24 June: Engaging with Council of Europe’s work on combating Hate Speech
Various sectors within the Council of Europe are addressing hate speech, through standard setting, monitoring and cooperation programmes with member states. (See for an overview: https://www.coe.int/en/web/no-hate-campaign/coe-work-on-hate-speech) This exemplifies that hate speech is a complex issue that impacts many people in society and human rights concerns, such as dis-information, internet governance, discrimination of groups in society, freedom of expression etc. The Council of Europe in working with a wide range of stakeholders, national authorities, law enforcement, judiciary, Equality bodies and media councils, NGO’s, Internet Industry etc, is working towards a multi-stakeholder and comprehensive approach to address the challenges hate speech pose.
This session will include a short introduction to the Council of Europe’s work on addressing hate speech, with a focus on Anti-Discrimination, followed by a open space for questions, reflections and exploration of challenges in members states that touch on the mandate of the Council of Europe.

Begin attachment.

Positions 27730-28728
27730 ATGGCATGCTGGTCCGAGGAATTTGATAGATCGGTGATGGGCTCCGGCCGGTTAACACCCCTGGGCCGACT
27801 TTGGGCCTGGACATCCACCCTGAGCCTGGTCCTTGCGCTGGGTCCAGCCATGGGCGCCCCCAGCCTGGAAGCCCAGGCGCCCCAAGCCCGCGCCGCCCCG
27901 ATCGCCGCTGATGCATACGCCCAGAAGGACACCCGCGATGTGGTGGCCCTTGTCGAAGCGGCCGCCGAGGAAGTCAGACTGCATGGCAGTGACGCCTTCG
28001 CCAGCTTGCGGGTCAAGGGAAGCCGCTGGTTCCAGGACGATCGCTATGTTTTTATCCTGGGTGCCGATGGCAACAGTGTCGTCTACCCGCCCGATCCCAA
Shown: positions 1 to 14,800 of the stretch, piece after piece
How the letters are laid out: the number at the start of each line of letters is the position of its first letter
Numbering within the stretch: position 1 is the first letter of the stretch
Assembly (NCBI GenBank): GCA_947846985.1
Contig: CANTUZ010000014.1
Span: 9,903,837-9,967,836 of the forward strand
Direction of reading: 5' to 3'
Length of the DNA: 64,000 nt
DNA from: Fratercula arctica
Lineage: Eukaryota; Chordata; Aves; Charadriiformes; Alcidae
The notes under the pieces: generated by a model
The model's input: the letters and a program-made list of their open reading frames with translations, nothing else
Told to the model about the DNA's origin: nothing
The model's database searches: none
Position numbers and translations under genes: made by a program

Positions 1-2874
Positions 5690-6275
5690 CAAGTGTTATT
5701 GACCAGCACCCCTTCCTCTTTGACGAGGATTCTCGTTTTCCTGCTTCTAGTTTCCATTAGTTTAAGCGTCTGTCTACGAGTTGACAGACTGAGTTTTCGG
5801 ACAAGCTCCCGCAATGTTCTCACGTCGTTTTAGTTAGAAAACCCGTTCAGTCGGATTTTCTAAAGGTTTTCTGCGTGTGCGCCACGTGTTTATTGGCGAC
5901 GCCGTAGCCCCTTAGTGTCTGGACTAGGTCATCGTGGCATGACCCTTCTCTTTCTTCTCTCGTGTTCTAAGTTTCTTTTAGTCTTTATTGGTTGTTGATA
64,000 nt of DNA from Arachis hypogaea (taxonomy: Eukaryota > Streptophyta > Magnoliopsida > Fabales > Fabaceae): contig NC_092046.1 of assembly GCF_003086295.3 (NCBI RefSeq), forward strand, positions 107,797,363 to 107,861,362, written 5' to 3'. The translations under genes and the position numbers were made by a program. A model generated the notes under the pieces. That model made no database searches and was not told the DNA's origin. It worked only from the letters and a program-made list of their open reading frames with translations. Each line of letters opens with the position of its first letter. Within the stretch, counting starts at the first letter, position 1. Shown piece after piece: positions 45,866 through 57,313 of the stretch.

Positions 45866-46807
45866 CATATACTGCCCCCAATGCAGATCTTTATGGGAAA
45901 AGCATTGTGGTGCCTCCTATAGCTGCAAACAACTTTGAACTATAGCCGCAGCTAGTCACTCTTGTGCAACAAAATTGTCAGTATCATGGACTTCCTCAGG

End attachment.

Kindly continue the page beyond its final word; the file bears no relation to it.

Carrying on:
25 June: Advocacy for Human Rights
Advocacy may seem difficult or complicated, and many organisations may be afraid to get involved in advocacy. This is often the result of certain stereotypes and myths about advocacy. During this workshop we will explore what advocacy is and we will discuss about the policies, participation mechanisms and tools for advocacy for Human Rights. It will explore examples of advocacy on local and national level, engagement in the policy making processes and also ways how to connect and do advocacy using the Council of Europe's standards and approaches. The practical part provides some input on how to engage in an advocacy process including Planning, Implementing and Evaluating advocacy initiatives.
26 June: Human rights education
Human rights education is one of the most called upon approaches to prevent and address hate speech, its causes and consequences in our societies. Defined as education about, through and for human rights, it can take many forms (formal, non-formal, informal), address any kind of target group (from children to the elderly, from students to judges) and can take place in any context from schools to online spaces. Moreover, the right to education also entails a right to Human Rights Education.
The workshop aims to introduce participants to the educational approaches to human rights education as outlined in Compass and Bookmarks and the competences to be developed through human rights education. In the online workshop, the participants will discuss how to develop human rights education programmes for activities and adapt activities from Council of Europe educational resources to different contexts, including online ones.